It was all the way back in May when we first warned that a reversal of the “shortage of everything” bullwhip effect was coming, as soaring inventories (the result of covid-era overordering due to snarled supply chains) are about to hit a slowing economy brick wall, and prices are about to fall off a cliff as companies are forced to liquidate said inventories into a recession (see “Bullwhip Effect Ends With A Bang: Why Prices Are About To Fall Off A Cliff” from May 23), a point we also made repeatedly in the months that followed (“Bullwhip-Effect Reversal Is The Major Downside Growth Risk“; “The ‘Bullwhip Effect’ Will Frustrate The Fed“). And while the market largely ignored what was coming with the occasional exception…
Reverse bull whip effect strike again this time at NVDA which takes $1.3BN inventory charge: “Second quarter results are expected to include approximately $1.32 billion of charges, primarily for inventory”
— zerohedge (@zerohedge) August 8, 2022
… it wasn’t until last night’s Nike earnings “shock” that the full extent of the reverse bullwhip became apparent.
For those that missed it, NKE shares plunged some 10% overnight, their biggest post-earnings drop in 20 years, after the sportswear giant cut its margin outlook for the year while reporting precisely what we warned would happen as the reverse bullwhip effect kicks in, namely surging inventory, fueling worries over consumers’ ability to spend as inflation takes a toll. And even though all of this was perfectly visible for those who bother to look, the market was so shocked that Nike stock is in freefall this morning, suffering one of its biggest post-earnings drop on record.
And, as they always do after the fact, analysts slashed their targets on the retailer, saying that even a big brand like Nike isn’t immune to macro pressures, even if the longer-term outlook is rosier. Here is what analysts are saying:
Morgan Stanley (overweight, PT cut to $120 from $129)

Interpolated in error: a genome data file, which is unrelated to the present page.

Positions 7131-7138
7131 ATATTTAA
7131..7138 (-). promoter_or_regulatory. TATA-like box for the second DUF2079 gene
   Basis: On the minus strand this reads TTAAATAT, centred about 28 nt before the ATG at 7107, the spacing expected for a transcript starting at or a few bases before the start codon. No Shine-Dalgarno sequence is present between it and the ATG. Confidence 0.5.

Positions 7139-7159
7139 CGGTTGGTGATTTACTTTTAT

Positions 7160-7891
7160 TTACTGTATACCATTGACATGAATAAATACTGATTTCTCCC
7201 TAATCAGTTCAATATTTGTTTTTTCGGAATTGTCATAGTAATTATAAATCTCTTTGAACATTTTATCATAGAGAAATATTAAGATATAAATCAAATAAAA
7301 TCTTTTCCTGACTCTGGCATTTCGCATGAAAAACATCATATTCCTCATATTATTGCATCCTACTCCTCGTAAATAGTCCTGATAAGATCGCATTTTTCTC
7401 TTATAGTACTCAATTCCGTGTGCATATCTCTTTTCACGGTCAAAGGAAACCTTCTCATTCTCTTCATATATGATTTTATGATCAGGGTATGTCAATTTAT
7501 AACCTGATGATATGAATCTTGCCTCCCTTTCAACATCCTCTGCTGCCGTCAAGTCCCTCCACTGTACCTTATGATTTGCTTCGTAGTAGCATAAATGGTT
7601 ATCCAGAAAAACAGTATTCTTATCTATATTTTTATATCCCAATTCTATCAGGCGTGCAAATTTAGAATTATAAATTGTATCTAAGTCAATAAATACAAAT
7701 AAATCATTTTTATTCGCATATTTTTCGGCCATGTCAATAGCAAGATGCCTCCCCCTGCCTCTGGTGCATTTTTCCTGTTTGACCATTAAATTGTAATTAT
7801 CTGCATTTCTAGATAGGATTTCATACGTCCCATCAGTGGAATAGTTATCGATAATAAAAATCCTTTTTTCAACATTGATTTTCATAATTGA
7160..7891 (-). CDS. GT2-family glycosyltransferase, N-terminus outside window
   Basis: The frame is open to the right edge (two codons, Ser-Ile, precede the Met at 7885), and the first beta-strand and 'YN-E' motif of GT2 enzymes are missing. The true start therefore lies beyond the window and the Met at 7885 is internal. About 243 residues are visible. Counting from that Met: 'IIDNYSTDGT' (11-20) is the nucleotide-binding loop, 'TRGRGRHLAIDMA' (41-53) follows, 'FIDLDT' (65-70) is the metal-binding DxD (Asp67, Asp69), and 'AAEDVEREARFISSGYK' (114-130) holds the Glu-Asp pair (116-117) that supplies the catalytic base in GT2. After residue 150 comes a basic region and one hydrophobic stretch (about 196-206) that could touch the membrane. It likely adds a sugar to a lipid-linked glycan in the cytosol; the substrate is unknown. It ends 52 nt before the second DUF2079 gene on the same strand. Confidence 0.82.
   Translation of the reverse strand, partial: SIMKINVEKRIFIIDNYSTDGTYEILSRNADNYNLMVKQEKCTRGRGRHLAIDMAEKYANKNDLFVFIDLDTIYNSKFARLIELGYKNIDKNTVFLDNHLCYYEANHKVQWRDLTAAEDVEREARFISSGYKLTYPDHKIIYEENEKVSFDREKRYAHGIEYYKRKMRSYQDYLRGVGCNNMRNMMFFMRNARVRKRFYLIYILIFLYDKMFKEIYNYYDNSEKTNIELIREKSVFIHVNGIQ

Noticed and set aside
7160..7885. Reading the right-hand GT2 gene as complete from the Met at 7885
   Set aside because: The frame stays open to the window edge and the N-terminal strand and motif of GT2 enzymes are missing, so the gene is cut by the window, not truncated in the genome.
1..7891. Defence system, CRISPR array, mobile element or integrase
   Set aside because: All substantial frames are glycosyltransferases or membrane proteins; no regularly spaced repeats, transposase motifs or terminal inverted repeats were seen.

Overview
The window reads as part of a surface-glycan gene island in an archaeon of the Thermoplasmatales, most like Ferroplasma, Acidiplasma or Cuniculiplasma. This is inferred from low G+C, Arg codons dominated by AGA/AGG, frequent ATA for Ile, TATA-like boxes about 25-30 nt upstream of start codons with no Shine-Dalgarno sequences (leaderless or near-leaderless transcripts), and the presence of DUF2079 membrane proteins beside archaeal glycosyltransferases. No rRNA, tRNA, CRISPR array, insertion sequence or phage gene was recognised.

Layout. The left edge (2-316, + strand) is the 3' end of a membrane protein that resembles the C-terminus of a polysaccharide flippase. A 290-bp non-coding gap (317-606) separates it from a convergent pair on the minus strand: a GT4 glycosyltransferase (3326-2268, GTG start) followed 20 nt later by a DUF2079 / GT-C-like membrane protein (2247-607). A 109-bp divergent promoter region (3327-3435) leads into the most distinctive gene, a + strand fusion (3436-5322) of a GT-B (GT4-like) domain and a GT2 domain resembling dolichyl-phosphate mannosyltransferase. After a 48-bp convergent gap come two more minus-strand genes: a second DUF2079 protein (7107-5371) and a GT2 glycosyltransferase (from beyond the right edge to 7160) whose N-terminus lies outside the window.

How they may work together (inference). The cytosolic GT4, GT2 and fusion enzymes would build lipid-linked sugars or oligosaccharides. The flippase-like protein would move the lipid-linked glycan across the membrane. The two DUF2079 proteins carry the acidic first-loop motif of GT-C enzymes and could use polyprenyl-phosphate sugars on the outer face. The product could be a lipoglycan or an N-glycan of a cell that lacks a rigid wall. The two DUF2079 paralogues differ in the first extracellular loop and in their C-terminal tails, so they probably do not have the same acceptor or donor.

- Analyst Alex Straton flags high macro and supply chain volatility, full- year numbers falling, and long-term targets pushed out
- While Nike’s discounted valuation feels fair, it also makes for a potentially attractive entry point for long-term investors
Guggenheim (buy, PT cut to $135 from $155)
- Analyst Robert Drbul continues to believe that many of the issues Nike is facing are transitory, including “bloated” inventory levels and supply/demand imbalance, with “significant” gross margin pressure
RBC (outperform, PT cut to $115 from $125)
- Excess inventories in North American have been the main “fear” among investors in recent weeks and months, writes analyst Piral Dadhania
- Nike’s results show that it too isn’t immune, with material inventory build, lower than expected gross margin and a guidance cut
- Keeps outperform rating on strong revenue growth and potential China recovery
Stifel (buy, PT cut to $110 from $130)
- Nike’s demand strength was overshadowed by ballooning inventories that will weigh on margin, analyst Jim Duffy says
- Among positives, highlights solid back-to-school, and better-than-feared Greater China results
Citi (neutral, PT $93)
- While the inventory buildup is mainly due to supply chain timing issues, Nike must walk a fine line between heavy liquidation sales and protecting the health of its brand near and longer-term, analyst Paul Lejuez writes
- Risk remains even for a strong brand like Nike, especially if macro environment weakness further
BMO Capital Markets (outperform, PT cut to $110 from $128)
- Analyst Simeon A Siegel notes Nike beat on revenues and EPS, missed margins and lowered its guidance
Jefferies (buy, PT cut to $115 from $130)
- Analyst Randal Konik notes Nike still has strong demand and remains attractive in the long term, but cuts its PT on near-term volatility
- Points to healthy top-line performance, EPS beat driven by cost discipline as positives for the quarter. Elevated inventories and below-consensus China sales were cited as negatives
Wells Fargo (overweight, PT $130)
- Analyst Kate Fitzsimons pointed to revenue upside and cost controls, but noted gross margin missed on outsize freight and logistics costs, FX headwinds and higher markdowns
Commenting on the collapsing price, Bloomberg technician William Maloney writes that NKE is in long-term downtrend from November peak; and is already well below the pre-pandemic high. Chartists will note that a potential initial support zone is $84- $86, and if $84 fails, next potential support $78, $81.
While it is unclear if NKE will plunge that far, one thing is certain: get ready for a whole lot of 50%-off deals on Nike sneakers.